Senate Libya letter sparks partisan disagreement

Story highlights

  • The letter from the Foreign Relations Committee was sent to the State Department
  • Made public Friday, it sought details of an attack on the U.S. consulate in Libya
  • Sen. Kerry tells MSNBC the letter is "not a challenge," and "nothing new"
  • Sen. Corker says the administration has not been forthcoming about the attack
As scrutiny of a deadly attack on the U.S. consulate in Benghazi, Libya intensifies, Democrats and Republicans on the Senate Foreign Relations Committee sent a letter to the State Department seeking additional details of the incident.
But almost immediately the letter, which was made public Friday, sparked a partisan disagreement. Sen. John Kerry, the Democratic chairman of the committee, accused committee Republicans of trying to exploit it for political reasons.
Kerry said Republicans were wrongly trying to suggest that the Democrats who signed the letter are critical of what has been an evolving explanation about the attack coming from the White House, State Department, Defense Department, and U.S. intelligence agencies.
"Republicans are working overtime to try to exploit a very normal, run-of-the-course administrative letter that we agreed to on a bipartisan basis in our committee simply to get some additional questions put in front of the State Department that are part of their already existing investigation," the Massachusetts senator told Andrea Mitchell in an interview on MSNBC.
"This is not a challenge. It is nothing new. It is not something out of the ordinary. And I agreed to do it as a matter of bipartisanship because we thought these were important questions that people ought to be examining."
In an interview Thursday with CNN's Erin Burnett, Sen. Bob Corker of Tennessee, a GOP member of the committee who has called the shifting explanation of the attack, "Benghazigate," also spoke about the letter.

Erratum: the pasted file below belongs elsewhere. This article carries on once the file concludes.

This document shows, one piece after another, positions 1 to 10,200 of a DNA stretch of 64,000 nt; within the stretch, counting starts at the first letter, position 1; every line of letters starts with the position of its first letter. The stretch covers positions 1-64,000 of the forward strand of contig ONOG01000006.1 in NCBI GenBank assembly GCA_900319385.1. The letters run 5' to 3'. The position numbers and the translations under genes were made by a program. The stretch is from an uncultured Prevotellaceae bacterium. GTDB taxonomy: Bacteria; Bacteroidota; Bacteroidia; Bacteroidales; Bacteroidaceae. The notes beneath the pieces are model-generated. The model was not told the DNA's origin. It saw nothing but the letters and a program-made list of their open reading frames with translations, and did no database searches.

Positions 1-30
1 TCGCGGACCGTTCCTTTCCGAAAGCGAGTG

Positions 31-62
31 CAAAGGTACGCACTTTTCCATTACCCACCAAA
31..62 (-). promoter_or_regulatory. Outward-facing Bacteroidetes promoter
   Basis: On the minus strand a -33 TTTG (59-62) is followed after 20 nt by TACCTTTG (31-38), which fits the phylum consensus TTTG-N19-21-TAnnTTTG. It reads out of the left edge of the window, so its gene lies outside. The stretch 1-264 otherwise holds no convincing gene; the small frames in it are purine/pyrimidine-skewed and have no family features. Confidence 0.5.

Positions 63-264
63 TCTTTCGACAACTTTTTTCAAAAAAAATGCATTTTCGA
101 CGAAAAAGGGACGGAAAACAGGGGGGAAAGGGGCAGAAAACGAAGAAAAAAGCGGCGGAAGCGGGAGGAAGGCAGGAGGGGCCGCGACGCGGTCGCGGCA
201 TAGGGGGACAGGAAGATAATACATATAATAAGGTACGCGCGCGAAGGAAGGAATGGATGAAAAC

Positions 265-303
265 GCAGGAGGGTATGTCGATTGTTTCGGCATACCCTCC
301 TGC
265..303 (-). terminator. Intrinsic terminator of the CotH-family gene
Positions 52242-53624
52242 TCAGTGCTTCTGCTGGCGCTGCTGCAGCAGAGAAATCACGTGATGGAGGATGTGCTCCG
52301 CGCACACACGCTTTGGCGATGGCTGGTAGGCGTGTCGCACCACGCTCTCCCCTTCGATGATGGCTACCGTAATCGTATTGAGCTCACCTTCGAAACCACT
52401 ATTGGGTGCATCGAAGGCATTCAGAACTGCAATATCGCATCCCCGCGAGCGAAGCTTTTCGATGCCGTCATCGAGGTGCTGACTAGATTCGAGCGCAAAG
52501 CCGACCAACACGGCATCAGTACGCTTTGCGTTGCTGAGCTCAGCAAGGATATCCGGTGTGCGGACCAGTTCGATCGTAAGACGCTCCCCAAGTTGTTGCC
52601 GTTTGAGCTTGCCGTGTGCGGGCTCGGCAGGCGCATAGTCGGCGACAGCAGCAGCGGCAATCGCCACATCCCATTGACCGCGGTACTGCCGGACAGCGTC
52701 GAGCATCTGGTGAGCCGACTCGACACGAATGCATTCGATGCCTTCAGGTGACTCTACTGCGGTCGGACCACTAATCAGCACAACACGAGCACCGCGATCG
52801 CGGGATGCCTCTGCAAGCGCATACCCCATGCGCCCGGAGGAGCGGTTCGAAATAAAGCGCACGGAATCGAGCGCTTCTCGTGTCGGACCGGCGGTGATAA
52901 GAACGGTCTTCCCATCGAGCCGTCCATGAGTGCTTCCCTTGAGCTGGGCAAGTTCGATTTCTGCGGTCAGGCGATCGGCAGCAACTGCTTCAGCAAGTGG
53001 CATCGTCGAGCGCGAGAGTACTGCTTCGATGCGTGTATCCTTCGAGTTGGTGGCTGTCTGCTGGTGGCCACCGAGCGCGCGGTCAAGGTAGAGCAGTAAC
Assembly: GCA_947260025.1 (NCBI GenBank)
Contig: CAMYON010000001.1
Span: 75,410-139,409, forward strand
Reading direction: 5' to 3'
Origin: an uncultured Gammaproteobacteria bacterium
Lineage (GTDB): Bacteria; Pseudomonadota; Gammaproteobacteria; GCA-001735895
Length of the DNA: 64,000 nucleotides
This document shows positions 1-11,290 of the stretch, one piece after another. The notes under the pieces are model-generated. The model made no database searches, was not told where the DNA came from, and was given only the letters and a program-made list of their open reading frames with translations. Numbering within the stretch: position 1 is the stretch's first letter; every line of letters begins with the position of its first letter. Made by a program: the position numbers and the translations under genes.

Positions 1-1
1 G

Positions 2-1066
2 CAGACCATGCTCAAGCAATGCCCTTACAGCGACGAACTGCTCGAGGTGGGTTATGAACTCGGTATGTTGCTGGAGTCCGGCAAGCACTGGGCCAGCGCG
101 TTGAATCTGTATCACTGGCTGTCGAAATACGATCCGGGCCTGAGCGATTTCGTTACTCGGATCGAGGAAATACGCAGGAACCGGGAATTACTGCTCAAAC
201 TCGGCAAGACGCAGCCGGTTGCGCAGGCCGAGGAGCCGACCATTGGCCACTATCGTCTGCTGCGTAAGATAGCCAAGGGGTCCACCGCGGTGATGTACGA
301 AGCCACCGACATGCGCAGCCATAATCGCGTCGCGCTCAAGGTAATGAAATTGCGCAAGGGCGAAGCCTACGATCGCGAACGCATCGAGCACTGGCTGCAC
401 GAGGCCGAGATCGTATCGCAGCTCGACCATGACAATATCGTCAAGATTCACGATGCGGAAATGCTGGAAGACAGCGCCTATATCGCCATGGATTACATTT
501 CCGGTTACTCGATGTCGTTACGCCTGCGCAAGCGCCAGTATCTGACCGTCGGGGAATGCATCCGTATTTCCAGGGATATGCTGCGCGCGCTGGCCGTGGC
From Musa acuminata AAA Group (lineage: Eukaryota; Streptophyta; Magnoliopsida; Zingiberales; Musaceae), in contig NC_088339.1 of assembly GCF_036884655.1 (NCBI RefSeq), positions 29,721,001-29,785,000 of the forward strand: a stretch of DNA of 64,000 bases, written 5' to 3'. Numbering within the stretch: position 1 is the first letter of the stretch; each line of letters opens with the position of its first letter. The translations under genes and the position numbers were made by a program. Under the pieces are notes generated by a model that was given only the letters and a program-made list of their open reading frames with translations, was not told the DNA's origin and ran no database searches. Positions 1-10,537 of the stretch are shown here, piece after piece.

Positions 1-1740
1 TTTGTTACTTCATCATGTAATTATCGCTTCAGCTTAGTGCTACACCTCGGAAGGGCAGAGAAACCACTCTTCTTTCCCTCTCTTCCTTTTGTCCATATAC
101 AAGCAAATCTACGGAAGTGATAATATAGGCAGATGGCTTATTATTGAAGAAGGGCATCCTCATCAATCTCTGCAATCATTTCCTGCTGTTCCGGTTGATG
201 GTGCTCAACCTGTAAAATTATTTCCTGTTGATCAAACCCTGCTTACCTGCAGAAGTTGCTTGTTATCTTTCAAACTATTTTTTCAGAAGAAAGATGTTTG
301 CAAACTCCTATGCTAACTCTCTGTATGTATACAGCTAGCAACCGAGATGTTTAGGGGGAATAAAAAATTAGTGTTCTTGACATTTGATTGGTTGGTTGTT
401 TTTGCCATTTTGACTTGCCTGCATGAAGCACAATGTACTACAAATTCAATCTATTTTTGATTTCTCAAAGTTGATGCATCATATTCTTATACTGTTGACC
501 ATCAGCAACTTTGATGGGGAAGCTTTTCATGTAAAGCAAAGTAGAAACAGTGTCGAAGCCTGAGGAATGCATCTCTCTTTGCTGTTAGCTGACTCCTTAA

"Everybody on the Foreign Relations Committee, Republicans and Democrats, wants to know what has happened," he said. "I just find it incredibly strange when in a bipartisan way everyone wants to understand what's happened, but the administration has been unbelievably not forthcoming."
The political back and forth came as the Office of the Director of National Intelligence issued a statement revising its initial assessment that the attack stemmed from a protest against an anti-Muslim film and instead was "a deliberate and organized terrorist assault," by people associated with or sympathetic to al Qaeda, something many congressional Republicans have argued for weeks.
The statement represents the fullest accounting yet of the intelligence community's changed understanding of the attack, and suggests it is trying to distance itself from the political debate over whether the administration is being fully forthcoming about its understanding of events.
The release of such information outlining an ongoing investigation is rare and underscores just how controversial the issue has become.
Democrats believe Republicans are exploiting the issue politically in order to damage President Barack Obama by suggesting the administration was slow to respond to a terrorist attack on its watch. Republicans, meantime, are suspicious Democrats and the White House are trying to protect the president's national security credentials by downplaying the administration's poor handling of the security situation at the diplomatic post in Benghazi, where the U.S. ambassador to Libya and three other Americans were killed.
A Democratic source said Kerry agreed to send the letter -- which expounded on an earlier letter Kerry sent on his own September 17 to the State Department with several questions related to the incident -- after a committee meeting during which GOP members pushed for legislation requiring a formal investigation of what happened. Kerry responded by explaining that there is already a law requiring an investigation by the State Department.
But he agreed to a request from Sen. Johnny Isakson, a Republican from Georgia, to send a letter signed by all the committee members with "additional questions" beyond what Kerry asked in his first letter.
The letter doesn't require a response from the State Department until November 13, a week after the U.S. presidential election.